As an international scholar from India with a Ph.D. from a prestigious institute in Germany, I came to the U.S. on a J-1 visa in 2016 to live my dream.
But my hope to learn from the experts, get exposed to state-of-the-art infrastructure and contribute to scientific research is being shattered little-by-little each day.
There are days and weeks where I spend more time worrying about what the Trump Administration will do next to prevent my stay here than doing my research.
This not only decreases my productivity but also affects my mental health. I am no longer confident that I can fulfill my dreams here in the land of opportunity. This is my story, but I know I am not alone.
Many immigrants on work visas feel like outsiders, that their future, hopes and dreams rest in the hands of an immigration officer. Recent executive orders and a rescinded student ban have led to an enormous increase in these sentiments and uncertainty among international students and scholars.
The executive order blocks green cards for immigrants applying outside the U.S. with some exceptions. While it appears that these restrictions might not affect those already in the U.S. on work visas, this administration’s policies predating the executive order have increased the backlogs of green card applications which are absolutely needed to have stability and live permanently in the U.S.
One in eight workers in Colorado is an immigrant and have contributed billions of dollars in taxes, making up an important part of the state’s labor force. An estimated 800,000 immigrants who are working legally in the United States are waiting for a green card. This unprecedented backlog in employment-based immigration has its roots within an outdated immigration law. The green card process follows an annual quota (140,000) and within that limits that only 7% of immigrants can come from a single country.
These country limits have largely remained unchanged since 1990s – not reflecting the change in the employment burst. As a result, these provisions disproportionately affect applicants from countries such as India and China due to high demands fueled by the boom in the tech sector.
Most of those waiting for employment-based green cards are Indian nationals. And the backlog among this group is so skewed that an Indian national who applies for a green card now can expect to wait up to 50 years to get one. These wait times have devastating consequences on the lives of immigrants. Workers are not eligible to switch jobs beyond their expertise and cannot be unemployed for more than a month.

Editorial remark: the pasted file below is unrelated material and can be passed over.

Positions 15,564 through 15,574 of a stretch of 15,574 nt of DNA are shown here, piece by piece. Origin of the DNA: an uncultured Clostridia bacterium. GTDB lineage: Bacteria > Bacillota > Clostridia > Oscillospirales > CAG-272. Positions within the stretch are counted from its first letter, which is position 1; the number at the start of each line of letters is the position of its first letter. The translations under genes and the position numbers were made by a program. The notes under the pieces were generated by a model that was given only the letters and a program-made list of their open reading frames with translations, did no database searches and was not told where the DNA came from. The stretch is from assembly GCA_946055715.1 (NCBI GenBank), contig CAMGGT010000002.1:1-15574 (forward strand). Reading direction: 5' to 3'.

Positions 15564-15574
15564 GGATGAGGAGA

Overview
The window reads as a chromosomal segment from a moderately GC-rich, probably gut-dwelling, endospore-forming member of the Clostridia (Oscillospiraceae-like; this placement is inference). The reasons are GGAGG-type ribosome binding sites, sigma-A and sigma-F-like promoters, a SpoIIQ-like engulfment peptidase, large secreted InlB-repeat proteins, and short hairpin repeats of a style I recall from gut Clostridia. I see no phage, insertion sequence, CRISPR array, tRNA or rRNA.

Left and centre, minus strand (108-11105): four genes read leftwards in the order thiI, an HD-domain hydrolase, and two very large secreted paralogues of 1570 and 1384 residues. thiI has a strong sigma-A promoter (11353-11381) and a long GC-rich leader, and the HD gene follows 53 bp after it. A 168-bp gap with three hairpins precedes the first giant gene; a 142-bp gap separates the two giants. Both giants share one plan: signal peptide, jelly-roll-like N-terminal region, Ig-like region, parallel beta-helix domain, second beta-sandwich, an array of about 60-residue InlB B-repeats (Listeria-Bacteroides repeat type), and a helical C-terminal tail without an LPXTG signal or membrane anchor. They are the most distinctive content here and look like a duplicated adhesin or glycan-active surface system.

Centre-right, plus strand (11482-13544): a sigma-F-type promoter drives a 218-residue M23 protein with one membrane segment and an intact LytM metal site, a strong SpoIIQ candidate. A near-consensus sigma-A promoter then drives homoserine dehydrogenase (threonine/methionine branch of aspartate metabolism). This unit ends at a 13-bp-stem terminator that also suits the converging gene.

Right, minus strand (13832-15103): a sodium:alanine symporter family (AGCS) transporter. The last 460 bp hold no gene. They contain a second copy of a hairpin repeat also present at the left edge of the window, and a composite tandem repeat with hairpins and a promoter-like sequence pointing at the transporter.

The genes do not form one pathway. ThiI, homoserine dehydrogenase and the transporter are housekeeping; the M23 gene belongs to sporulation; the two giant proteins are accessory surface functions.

Socially, they cannot easily travel overseas to see their families, and their spouses may have difficulty obtaining legal permission to work. To make matters worse, any non-citizen children who reach age 21 before their parents acquire a green card risk deportation. In summary, a large portion of these prospective immigrants’ lives and those of their family members are in limbo.
Hence, many highly trained international workers are increasingly choosing to move to other countries with more accessible systems for acquiring permanent residence.
Recently, two bills addressing the backlogs and country limits of employment based-green cards — Backlog Elimination, Legal Immigration, and Employment Visa Enhancement (BELIEVE) Act (S. 2091) and Resolving Extended Limbo for Immigrant Employees and Families (RELIEF) Act (S.2603) — have been introduced in Congress.
These bills include provisions to eliminate the per-country limits for employment-based immigrants and increase the number of green cards available each year, providing much-needed reforms in the outdated immigration laws.
Passing these bills is first step toward clearing up the huge backlog of employment-based green cards and making international scholars feel at home in the U.S.
Remember that immigrants are more than the economic and innovation benefits they provide the U.S. — they are also people. Everyone has a role to play in making members of our immigrant community feel welcomed and secure.
The most important thing we, as international scholars, want from you is to understand that being an immigrant has always been hard for us but more so now.
I implore Coloradans to reach out to our elected officials (find yours here) and voice support for these welcome changes. Furthermore, being empathetic, doing your part to increase awareness of this issue and reaching out to support your immigrant colleagues can make a huge difference.
Ankita Arora is a postdoctoral researcher at the University of Colorado-Anschutz Medical Campus in Aurora. The views expressed here are those of the author and not those of the University of Colorado Anschutz Medical Campus.
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